Internationals Draw Outside Barrier in 13th Presidents Cup

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The Internationals have not had the success against American golfers that can be claimed by the gang that competes against the U.S. in the Ryder Cup competition, and the upcoming Presidents Cup, on paper, looks like another tough slog for the Internationals.

The U.S. side’s 12-man assembly features every member being ranked inside the top-30 in the world, including fading Phil Mickelson (30th), who was a sentimental captain’s pick by Steve Stricker.

That group includes the four players that won three of the four majors this year. Only Sergio Garcia’s win at the Masters back in April prevented the Yanks from running the table.

For the Internationals, the task of winning the Presidents Cup for the second time in 13 tries features eight players who won nothing in 2017.

That includes Jason Day, who could not buy a putt when he needed one and he is the only of three for the Internationals ranked inside the top 20 in the world. Day did not win one tournament this season just past.

The Internationals do have Japanese star Hideki Matsuyama, who won four tournaments in 2017, the same number as the rest of the squad combined. Those four include two by Marc Leishman, so the remaining 10 Internationals have only two trophies for the season.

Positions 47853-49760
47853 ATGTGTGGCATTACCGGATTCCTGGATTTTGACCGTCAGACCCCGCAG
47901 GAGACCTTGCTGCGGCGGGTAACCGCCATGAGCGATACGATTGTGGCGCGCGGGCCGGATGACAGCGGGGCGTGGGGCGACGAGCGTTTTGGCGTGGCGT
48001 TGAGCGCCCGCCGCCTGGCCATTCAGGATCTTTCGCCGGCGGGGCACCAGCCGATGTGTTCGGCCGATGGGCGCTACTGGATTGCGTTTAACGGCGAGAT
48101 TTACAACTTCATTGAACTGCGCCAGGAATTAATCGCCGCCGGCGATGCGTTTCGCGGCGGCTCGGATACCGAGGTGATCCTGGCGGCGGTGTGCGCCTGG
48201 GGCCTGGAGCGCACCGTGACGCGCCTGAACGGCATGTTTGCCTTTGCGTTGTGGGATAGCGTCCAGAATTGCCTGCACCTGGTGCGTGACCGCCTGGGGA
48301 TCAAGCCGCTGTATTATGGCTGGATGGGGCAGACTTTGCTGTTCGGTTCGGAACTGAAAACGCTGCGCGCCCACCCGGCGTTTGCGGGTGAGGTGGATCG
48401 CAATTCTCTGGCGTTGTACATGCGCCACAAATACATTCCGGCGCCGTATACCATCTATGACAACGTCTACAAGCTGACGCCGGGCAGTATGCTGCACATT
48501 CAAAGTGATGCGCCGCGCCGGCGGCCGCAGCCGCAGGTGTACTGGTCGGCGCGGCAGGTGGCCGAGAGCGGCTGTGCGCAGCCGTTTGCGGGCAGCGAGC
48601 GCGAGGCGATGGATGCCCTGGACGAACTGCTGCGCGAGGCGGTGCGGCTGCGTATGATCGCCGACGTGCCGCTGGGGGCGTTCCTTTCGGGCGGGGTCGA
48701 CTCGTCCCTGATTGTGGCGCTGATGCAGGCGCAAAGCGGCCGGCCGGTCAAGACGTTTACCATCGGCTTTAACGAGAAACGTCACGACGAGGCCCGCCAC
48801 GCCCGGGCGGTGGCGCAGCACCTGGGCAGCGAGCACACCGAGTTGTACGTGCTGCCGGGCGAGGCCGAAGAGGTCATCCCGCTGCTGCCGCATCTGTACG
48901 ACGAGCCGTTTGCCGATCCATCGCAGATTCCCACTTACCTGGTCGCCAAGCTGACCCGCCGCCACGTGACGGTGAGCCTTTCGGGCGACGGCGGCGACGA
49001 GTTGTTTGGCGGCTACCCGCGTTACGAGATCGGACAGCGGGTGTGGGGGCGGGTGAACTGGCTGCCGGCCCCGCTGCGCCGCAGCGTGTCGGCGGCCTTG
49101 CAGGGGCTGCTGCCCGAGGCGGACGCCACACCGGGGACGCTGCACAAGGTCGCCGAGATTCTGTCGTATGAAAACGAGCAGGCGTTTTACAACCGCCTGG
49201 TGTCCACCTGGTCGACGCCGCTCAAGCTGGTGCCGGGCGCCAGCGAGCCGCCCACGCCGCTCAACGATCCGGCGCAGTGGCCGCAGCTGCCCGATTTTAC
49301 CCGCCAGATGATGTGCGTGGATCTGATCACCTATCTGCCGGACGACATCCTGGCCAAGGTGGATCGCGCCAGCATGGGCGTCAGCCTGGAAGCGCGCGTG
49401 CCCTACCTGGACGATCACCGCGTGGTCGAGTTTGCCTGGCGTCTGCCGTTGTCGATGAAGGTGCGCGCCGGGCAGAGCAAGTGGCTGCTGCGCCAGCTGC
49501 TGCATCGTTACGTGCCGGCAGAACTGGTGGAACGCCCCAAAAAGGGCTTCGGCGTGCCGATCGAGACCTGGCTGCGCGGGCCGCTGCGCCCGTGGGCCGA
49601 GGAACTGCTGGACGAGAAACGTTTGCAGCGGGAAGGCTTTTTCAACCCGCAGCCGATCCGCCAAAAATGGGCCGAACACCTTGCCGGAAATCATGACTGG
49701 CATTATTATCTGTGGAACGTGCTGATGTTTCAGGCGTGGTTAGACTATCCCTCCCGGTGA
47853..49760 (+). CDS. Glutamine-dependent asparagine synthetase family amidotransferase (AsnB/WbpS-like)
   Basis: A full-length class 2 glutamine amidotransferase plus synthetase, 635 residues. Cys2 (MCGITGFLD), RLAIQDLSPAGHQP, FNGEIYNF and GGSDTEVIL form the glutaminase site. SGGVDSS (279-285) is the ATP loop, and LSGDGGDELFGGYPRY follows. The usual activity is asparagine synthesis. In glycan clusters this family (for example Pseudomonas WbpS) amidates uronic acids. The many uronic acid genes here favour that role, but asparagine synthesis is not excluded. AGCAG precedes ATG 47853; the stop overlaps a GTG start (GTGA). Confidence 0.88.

The USA will also have home ground. The event is being played in New Jersey, which despite the claims of many Yanks, is actually a part of the United States.

Even Day was philosophical about his side’s prospects. “On paper, we are not the best team. The Americans are. I don’t know what the last guy is in the World Ranking on the American side, but they are very accomplished,” Day said. “I don’t think we’ve got a lot of pressure because I think a lot of people are kind of writing us off already, and we’re all solid players. On our weeks, we can beat anyone, and that goes throughout the whole team here.”

The final Aussie on the squad is Adam Scott, who after giving notice in early 2016 the switching from an anchored putting stroke to the conventional stroke mandated by a PGA rule change was zero hindrance to him, has fallen off precipitously.